Tech & Society: “Internet Culture: Dark Age or Renaissance?”
Aspen Institute España and Fundación Telefónica have celebrated a new session of the Tech&Society Program 2019 on Internet Culture: Dark Age or Renaissance? with William Powers, writer, journalist, tecnologist and author of the best-seller Hamlet’s BlackBerry. María Santoyo, Professor and Researcher specialized in History of the Photography and Image Analysis, has moderated the dialogue.
Recently, digital technology has connected and transformed the world. Everything we do, from how we raise families, run companies, to the way we govern our cities or countries, is being transformed by the internet and the countless platforms and applications that operate on it. One of the least discussed aspects of this wave of change is the impact of the technological revolution on the fabric that has defined and sustained human civilizations since the beggining of history: culture.
Are we witnessing the birth of a totally new culture? Are the cultures we know threatened by this new mediumor are they discovering new ways to prosper? Can we draw useful lessons from some of the greatest cultural changes that have occurred in the past to build the cultures of the future based on artificial intelligence?
This event was interpreted in Spanish sign language (LSE) and took place in English, had simultaneous translation devices and was followed in streaming and on social media with the hashtag #TechSociety.
Biography of the speaker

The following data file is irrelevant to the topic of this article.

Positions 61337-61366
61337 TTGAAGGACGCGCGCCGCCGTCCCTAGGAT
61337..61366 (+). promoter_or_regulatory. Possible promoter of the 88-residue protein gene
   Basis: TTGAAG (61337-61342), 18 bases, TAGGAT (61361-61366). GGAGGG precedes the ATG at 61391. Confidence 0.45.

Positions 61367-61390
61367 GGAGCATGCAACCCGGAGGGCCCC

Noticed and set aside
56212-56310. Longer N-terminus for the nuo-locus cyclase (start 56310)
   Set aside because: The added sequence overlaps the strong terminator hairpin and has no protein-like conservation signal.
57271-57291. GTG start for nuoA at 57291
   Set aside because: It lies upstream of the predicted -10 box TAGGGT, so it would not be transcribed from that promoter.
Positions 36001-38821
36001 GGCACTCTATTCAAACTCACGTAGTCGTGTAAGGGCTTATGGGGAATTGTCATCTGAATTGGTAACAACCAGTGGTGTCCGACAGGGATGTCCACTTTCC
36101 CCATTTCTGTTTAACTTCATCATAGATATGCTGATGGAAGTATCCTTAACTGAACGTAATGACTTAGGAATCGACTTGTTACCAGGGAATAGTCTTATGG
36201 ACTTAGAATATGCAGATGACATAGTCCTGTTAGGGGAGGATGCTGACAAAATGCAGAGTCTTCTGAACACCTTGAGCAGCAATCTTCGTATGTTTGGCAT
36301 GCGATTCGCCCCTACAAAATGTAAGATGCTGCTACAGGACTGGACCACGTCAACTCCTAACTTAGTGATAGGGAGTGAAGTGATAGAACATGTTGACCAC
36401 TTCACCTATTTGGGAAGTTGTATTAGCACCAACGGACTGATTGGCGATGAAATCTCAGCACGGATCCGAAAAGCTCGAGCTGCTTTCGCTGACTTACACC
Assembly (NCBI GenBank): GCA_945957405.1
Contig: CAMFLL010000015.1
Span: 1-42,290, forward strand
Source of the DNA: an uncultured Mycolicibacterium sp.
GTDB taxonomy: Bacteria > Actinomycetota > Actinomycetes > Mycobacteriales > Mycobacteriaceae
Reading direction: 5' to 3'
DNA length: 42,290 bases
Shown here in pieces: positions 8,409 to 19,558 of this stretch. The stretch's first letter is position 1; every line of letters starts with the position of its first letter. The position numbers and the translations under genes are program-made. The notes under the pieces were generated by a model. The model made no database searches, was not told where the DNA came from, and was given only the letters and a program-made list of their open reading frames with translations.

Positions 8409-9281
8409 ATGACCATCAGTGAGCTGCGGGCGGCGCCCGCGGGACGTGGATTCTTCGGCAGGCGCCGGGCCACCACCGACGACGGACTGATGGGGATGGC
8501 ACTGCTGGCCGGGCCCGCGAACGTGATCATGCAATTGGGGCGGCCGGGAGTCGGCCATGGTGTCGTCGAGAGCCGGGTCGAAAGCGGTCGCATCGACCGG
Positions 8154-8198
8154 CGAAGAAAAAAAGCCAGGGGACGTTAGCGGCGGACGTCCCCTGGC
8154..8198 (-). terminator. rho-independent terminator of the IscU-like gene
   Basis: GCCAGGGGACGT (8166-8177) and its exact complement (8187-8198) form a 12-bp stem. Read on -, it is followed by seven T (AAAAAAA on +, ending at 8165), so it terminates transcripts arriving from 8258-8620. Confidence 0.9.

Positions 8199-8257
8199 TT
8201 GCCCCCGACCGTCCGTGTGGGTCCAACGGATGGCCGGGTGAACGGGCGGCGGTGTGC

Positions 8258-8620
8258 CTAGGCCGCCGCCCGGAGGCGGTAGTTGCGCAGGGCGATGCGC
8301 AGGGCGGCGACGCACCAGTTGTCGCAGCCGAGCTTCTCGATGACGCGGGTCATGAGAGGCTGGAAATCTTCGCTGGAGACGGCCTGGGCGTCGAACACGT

William Powers is a writer, journalist and technologist. He spent a large part of his early career writing about media for major news outlets including The Washington Post. He wrote the book Hamlet’s BlackBerry: Building a Good Life in the Digital Age (HarperCollins, 2010), which offered constructive philosophical solutions to some of the human downsides of the digital age. A New York Times bestseller, it has been published in many countries and languages. The book launched me on a journey into the technology world. He grew up in Rhode Island and graduated from Harvard with a degree in history and literature. He did graduate study in Spain, then moved to Washington, DC, where I was a U.S. Senate aide working on foreign relations, intelligence and military affairs. Next he joined The Washington Post, initially as researcher for Bob Woodward in the investigative unit. As a Post staff writer, he covered business, media, politics and ideas. His writing has appeared in The Atlantic, The New York Times and many other publications. I’m a two-time winner of the National Press Club’s Rowse Award for media criticism. He has given keynote talks at conferences such as South by Southwest and the Aspen Ideas Festival, as well as numerous universities and other organizations. He’s moderated conversations for the Aspen Institute’s Socrates program in the US and other countries. He’s been a media fellow at Harvard’s Shorenstein Center and a resident fellow at the MacDowell Colony. He studied the culture of reading in Japan on a fellowship from the Japan Society, and had a Rotary International graduate scholarship. In 2014, he joined the MIT Media Lab as a research scientist and spent the next five years on research projects aiming to ensure that artificial intelligence reflects human values and enables social progress. He’s now Visiting Scholar for Humanistic Technologies at the Center for Humans and Machines, Max Planck Society, Berlin. Home is Massachusetts, where he lives with his wife, writer Martha Sherrill, and his son, Will.